My direct and full incursion in subjects related to child labor began more by chance. Corporación Opcion invited me to a congress on Child Labor, this immediately called my attention because I was still dedicating part of my time to work. It was there where I met the Global March; the speech against child labor was decisive for the perspective of my life. I started to take part at a periodically round table on the subject with other children who were part of the Global March movement. I remember that process as one of the most important periods of my life because I allowed my self to question things I never dare to ask before. So, at my age of 13, a new question emerged: Why do I have to work? Though, the answer never arrived, the decisions did. After a while, I quit working for good.

I continued and increased my participation in the Global March, I took part in several forums and events related to child labor and rights of the child; I developed and supported much better my arguments and I finally obtained the answer not only to the question that made me stop working but the answer to many others.

Suddenly, like today, the possibility to travel to Switzerland came up to participate in a lobby campaign for the Convention 182. I did not have to think it twice: I packed my suitcase and took off. The experience was just hallucinating. When I came back, the Chilean President then in office, Ricardo Lagos, ratified the ILO Convention 182 and we together celebrated in a public event. After that event, I was no longer involved in the “Youth Center”.

I continued though, participating in the Global March and Corporación Opcion. In June 2001, I took part of the PrepCom at the Special Session on Children that took place in New York; then, during the same year, I attended to the South American Caucus Meeting in San Bernardino, Paraguay, the following year in the Special Session on Children and all of the sudden, I wasn’t a child any more. This, far from frustrating me and keeping me away from the subject, it did raise new challenges for me to face. It took me a year to prepare myself for the University’s entrance examination.  I wanted to become a social worker but in spite of my parent’s unquestionable efforts, the monetary resources were limited so I had to work to cover the university fees. I worked as an educator at the same “Youth Center” where I used to participate as a child. I started again to participate in the Low Marks Average Youth Center and overloaded (as I usually do) my agenda.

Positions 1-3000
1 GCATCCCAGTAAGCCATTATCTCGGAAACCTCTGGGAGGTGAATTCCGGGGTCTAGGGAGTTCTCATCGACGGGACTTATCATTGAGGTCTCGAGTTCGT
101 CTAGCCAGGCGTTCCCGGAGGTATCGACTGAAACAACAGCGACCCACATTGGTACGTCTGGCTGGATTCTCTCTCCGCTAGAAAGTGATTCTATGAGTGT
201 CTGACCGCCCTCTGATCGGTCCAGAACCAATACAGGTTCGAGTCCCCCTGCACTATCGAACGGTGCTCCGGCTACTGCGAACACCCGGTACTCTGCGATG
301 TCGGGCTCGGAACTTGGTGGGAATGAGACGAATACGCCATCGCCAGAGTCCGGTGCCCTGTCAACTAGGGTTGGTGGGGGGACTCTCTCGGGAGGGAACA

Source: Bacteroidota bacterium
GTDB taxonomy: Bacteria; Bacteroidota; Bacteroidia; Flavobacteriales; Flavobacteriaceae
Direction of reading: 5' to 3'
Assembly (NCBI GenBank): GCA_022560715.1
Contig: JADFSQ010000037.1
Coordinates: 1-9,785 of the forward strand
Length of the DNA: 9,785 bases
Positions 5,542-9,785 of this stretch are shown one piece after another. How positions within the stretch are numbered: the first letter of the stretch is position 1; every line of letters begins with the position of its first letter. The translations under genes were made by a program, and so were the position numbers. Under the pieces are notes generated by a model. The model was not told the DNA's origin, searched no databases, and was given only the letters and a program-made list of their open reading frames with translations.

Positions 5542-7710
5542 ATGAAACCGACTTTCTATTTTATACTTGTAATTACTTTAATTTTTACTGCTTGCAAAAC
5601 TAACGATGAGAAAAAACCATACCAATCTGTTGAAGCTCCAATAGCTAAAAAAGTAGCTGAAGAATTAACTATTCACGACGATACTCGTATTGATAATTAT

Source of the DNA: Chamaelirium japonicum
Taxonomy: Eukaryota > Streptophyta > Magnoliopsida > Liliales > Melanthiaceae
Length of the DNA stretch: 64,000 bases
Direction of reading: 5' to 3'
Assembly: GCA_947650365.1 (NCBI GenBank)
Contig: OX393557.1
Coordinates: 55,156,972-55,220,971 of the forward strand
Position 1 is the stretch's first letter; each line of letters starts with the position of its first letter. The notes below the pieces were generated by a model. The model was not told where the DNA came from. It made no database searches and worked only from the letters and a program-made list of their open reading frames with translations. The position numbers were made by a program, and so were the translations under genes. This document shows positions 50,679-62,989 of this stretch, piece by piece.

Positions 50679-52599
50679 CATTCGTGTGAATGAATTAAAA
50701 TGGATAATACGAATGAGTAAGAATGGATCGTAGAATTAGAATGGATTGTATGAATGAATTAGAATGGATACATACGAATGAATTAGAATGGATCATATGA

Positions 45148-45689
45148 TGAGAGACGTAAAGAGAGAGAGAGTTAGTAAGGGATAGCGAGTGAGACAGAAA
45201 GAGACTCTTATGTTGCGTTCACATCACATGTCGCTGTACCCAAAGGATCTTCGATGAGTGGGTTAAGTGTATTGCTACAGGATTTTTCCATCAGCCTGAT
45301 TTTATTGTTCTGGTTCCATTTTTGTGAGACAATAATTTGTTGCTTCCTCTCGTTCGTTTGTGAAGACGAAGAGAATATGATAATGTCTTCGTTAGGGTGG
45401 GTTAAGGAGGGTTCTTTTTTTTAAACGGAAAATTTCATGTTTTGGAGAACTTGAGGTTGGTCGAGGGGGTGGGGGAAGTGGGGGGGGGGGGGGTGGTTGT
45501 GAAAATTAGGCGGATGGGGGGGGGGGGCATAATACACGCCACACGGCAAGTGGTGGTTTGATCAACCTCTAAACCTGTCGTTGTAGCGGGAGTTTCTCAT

I occupied the sixth place to study social work at the Pontificia Universidad Católica. The University’s years complemented and organized my previous experiences; little by little I was becoming a Social Worker who had been in social intervention from both sides: as a beneficiary and as a professional. There too, I met Natalia, the woman I love and the mother of my daughter Sofia.

During the second year of my degree, a World Congress of Child Workers took place in Florence, Italy, my participation init was as a mediator which gave me the opportunity to share enriching experiences and learn the worldwide reality of children and child labor.

Before finishing the university, I started working as a Social Worker, I obtained my degree and I began teaching in several universities and working in various projects, I entered in the Ministry’s Program as a professional in situ and six months later I got the possibility to coordinate the Program in six different regions of the country

Today, being 25 years-old, I feel more motivated than ever. I’m working on the need to progress in social intervention in children. Professional experience makes me constantly think about children living in poverty and under such complex situations as it is child labor…Finally I’d like to express something: the hope contained in the ILO Convention 182 is still in force and not yet concluded.

In French

Relatar diez años de vida resulta complejo, ello sobretodo cuando hay tanto que contar. En ese entendido comenzaré por presentarme, mi nombre es Cristian Inzunza Espinoza, tengo 25 años, soy chileno, padre y trabajador social de profesión. Actualmente me desempeño como profesional de la línea psicosocial del Programa Escuelas Preventivas de Fútbol del Ministerio de Interior de Chile, además soy aspirante a Magíster en la Escuela de Trabajo Social de la Pontificia Universidad Católica de Chile y en mi tiempo libre me dedico a la coordinación del Centro Juvenil Promedio Rojo en la comuna de Pudahuel, lugar donde nací y crecí.

Hace bastante más que diez años que conocí la Convención de Derechos del Niño, más precisamente en 1994, año en que la Corporación Opción comenzó a desarrollar un proyecto de intervención social llamado Centro Infantil en la comuna de Pudahuel, en ese entonces yo era tan sólo un niño de apenas 10 años, todavía mi perspectiva frente a los derechos del niño era muy parcial, no sólo por mi corta edad sino también por un contexto de precariedad cultural y social. Hago hincapié en esto ultimo, pues me parece fundamental para narrar mi historia. Pudahuel es una comuna ubicada en los márgenes de Santiago, márgenes que no sólo son geográficos sino también sociales, allí la pobreza y la marginalidad no sólo se ven sino que se viven. Esa visión y vivencia (todavía y siempre presente en mi) han sido guías fundamentales en mi desarrollo profesional y sobre todo personal.